“The bodies of all religious who, called by God, depart from this life, should be carried to the grave amid psalms and the voices of the chanters only, but we absolutely forbid burial songs, which are commonly sung for the dead, and [we forbid] the accompaniment [of the corpse] by the family and dependents of the deceased, beating their breast. It suffices that, in the hope of the resurrection of the Christians, there be accorded to bodily remains the tribute of divine canticles. For the Apostle forbids us to mourn the dead, saying, “I do not wish you to saddle yourselves about those who are asleep, as do those who have no hope.” . . . For it is fitting that throughout the world deceased Christians should be buried thus.”

Ordained by church leaders, this teaching has been handed down over the centuries to shape our collective posture toward death, loss, and grief. It continues to turn up in the ways we talk about death. Just this week, an aquaintence visited me and said, “I need you to say a prayer for me because just two weeks ago I lost my mother.” I said I was sorry to hear it and that I would hold her in my mind, but she quickly said, “Oh, it’s not that I’m sad. Her funeral was completely a celebration of her life. But then just yesterday my father was diagnosed with late-stage cancer. And everything is OK because they’re Christians, so there’s no worry there, and everyone was excited for Mom to go and meet the Lord. But it’s just the logistics of it all that is overwhelming me.”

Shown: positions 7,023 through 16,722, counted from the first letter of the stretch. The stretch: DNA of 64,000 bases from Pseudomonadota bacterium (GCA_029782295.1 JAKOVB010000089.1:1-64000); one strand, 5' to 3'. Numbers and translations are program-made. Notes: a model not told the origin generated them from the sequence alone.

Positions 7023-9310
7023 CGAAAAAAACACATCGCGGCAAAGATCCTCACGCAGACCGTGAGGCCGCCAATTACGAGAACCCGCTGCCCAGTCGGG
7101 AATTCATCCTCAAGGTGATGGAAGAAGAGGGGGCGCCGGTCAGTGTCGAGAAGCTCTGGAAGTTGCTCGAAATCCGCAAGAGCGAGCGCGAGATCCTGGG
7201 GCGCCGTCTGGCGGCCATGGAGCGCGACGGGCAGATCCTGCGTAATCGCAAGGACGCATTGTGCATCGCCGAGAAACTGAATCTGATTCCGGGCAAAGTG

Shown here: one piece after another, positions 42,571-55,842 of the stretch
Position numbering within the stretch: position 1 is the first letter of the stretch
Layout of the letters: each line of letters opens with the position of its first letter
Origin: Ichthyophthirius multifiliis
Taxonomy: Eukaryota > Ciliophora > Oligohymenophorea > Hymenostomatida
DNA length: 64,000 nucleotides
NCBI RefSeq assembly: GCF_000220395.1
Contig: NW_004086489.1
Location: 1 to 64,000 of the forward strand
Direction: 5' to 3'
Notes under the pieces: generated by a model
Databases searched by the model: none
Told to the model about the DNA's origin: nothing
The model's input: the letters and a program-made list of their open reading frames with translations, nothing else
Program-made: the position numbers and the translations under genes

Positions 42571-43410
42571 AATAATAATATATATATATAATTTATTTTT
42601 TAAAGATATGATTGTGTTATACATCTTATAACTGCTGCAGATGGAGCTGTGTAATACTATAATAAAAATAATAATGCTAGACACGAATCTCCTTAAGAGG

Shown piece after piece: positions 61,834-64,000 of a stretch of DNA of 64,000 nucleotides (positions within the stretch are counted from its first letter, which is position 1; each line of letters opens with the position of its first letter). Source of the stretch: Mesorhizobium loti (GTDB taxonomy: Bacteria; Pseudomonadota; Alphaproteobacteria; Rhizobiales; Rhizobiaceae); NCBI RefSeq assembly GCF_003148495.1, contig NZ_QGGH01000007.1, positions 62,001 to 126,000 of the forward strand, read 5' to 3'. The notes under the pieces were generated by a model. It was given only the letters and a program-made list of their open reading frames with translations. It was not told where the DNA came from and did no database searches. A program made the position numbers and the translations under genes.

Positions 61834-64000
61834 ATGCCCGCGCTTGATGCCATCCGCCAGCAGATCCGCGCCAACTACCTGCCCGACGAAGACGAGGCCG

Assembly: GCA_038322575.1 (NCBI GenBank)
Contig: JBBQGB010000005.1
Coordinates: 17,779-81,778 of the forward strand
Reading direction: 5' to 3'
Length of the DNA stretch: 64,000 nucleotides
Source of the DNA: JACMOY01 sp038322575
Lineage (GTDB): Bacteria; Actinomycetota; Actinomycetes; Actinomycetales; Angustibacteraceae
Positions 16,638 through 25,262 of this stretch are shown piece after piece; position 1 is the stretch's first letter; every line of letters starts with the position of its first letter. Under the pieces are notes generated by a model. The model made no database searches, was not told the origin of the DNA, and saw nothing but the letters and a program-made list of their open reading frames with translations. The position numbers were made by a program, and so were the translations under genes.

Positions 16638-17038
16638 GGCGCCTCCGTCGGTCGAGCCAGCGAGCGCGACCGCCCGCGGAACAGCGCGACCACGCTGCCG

How does this mindset—spelled out by the bishops and then carried out so faithfully by my friend—pervade the ways we go through the many losses we are experiencing as a human family? How can we grieve our losses when they seem so much bigger than our capacity to grieve them? And what are we missing by trying to move so quickly past what has been lost? We might be missing out on life itself. Or as Martin Prechtel puts it, “If we do not grieve what we miss, we are not praising what we love.”

We’re in the middle of the sixth mass extinction of living creatures. We have poisoned the water. We have stripped down and decimated the mountains of Appalachia. We have cut into the earth so deeply to extract our greatest drug that the ground now trembles under the shock. For the first time in two centuries, my generation’s life expectancy is shorter than my parents’ generation. Ours is a plundered and plundering existence.